I just finished reading the memoirs of Col. Clarence E. “Bud” Anderson, and have to say it was an enjoyable read. It was akin to sitting in a room with him talking about his life.
From putting you into a P-51 cockpit and fighting for your life with a German Me-109 pilot, to being in an F-105 over Vietnam…to a Pentagon desk (and he tells you why some of the military procurements are so expensive…to flight testing at Edwards AFB, you are there with him.
He tells you what it was like to be shipped overseas and on your first combat mission (do five and stay alive!).
It was a great read, and a book I will keep.
It is available on Amazon .
There have been some books that I have had to slog through, sticking with them because they were bogged with minutia but overall interesting; others I have flown through. This book is one of those that is hard to put down.
Since writing about her yesterday, curiosity had gotten the best of me, and I read a bit more on her. What an amazing woman.
As to David Holahan’s statement that ” James Bond had nothing on her”, Bond of course was some fantasy of Ian Fleming. To think that some spy would arrive with a self-confident (arrogant?) attitude in an Aston Martin and tux, well, of course real spies are the opposite. Most times a person who one would least suspect. When the best have disappeared the world is left wondering who they were, or at least what they looked like.
When the Manhattan Project was started, “an informant in the British civil service notified the Soviets. As the top-secret plan to build the bomb, called the Manhattan Project, took shape in the United States, the Soviet spy ring got wind of it before the FBI knew of the secret program’s existence.” It was 4 years after the war before the identity of one, Klaus Fuchs, was discovered.
There is only 1 book that I’ve had that I can say I’ve bought 3 times. The first time, I found it so interesting that after reading it, gave it to a friend.
Then bought another.
Then gave that to a relative who at the time, was an Army Ranger.
I just bought it again.
2 books I read many years ago on the subject are certainly classics. One, The Federalist Papers, was written by Alexander Hamilton, John Jay, and James Madison on the records of the Constitutional Convention that took place at Philadelphia in 1787. It’s been 46 years since I read it, but they were a series of essays on why the Founding Fathers decided what they did in creating the Constitution.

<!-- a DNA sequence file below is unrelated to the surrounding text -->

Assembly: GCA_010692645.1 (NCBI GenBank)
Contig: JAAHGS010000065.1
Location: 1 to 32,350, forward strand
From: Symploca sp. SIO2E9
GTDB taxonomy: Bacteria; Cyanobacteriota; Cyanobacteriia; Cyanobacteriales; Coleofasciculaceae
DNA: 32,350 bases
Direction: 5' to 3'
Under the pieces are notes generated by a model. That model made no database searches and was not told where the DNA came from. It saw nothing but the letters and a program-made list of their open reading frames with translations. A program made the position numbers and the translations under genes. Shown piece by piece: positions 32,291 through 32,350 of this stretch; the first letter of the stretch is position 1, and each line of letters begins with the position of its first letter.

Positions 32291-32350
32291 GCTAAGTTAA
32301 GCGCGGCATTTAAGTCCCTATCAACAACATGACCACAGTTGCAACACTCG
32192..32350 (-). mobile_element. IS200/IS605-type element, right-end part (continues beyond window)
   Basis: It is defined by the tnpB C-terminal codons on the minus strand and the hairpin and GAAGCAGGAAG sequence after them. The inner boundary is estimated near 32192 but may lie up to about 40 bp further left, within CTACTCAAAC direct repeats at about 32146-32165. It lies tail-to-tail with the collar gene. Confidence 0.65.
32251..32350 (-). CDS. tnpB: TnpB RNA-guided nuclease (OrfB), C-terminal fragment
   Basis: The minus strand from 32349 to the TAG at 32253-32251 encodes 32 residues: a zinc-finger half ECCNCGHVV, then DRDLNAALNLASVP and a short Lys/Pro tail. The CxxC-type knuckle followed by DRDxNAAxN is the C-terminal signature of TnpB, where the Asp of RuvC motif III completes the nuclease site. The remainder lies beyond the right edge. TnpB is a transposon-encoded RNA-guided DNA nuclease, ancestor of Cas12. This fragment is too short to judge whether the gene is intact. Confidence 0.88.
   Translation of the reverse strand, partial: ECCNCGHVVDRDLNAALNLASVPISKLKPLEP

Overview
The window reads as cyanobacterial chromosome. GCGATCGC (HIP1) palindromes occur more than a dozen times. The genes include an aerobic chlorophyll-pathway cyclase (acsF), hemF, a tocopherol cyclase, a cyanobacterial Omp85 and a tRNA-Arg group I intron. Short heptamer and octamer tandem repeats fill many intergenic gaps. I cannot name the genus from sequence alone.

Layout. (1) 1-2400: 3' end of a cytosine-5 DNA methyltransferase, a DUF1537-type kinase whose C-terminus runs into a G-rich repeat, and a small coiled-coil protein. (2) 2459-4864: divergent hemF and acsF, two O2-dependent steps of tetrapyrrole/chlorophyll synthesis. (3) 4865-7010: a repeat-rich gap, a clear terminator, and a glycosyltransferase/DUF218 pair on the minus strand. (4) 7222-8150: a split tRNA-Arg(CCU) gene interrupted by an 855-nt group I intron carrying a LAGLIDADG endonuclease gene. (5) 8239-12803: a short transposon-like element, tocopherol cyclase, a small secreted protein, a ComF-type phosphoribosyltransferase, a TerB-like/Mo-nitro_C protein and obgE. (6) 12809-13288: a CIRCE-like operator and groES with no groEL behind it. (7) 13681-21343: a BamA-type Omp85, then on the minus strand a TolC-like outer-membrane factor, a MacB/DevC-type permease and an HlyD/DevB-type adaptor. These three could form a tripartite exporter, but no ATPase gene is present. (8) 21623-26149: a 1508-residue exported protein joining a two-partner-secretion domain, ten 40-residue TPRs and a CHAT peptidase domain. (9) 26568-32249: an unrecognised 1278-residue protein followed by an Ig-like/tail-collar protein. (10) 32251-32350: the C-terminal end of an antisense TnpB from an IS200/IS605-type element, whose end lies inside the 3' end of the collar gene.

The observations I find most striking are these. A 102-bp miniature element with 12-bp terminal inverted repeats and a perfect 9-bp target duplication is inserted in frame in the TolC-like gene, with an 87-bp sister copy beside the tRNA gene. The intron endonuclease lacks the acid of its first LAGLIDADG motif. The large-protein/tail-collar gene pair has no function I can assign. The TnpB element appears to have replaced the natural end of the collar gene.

Here they set terms of the Legislative and Executive branches going into detail about the why they did things as they did. They set up the 2 houses of the Legislative branch, the Senate and the House. If I remember correctly, they even go into detail on why they set up the Electoral College. A lot of the debates and (not adopted) proposals are recorded for posterity.
It is something I have to read again. Political candidates of both parties are woefully ignorant about the “why” things were set up as they were.
The other book, Democracy in America, was written by a young French Nobleman, Alexis de Tocqueville.
By lex, on February 1st, 2012
“Pacific Crucible,” by Ian Toll, who also happened to author the wonderful “Six Frigates” recommended to me a few months back. Covering the period just before the Pearl Harbor attack until just after the tide turned at Midway, “Crucible” covers familiar territory for the hobbyist naval historian, but does so in a compelling manner, with vivid prose that fleshes out sympathetic and informative portraits of flag officers and captains on both sides, highlighted by short sketches about sailors in the gun tubs and engine rooms.
Appropriate attention is paid to Joseph Rochefort and his dogged team of cryptanalysts who made the Midway victory possible, and who paid for it – Rochefort in particular – with outrageous treatment by his Washington “superiors“.
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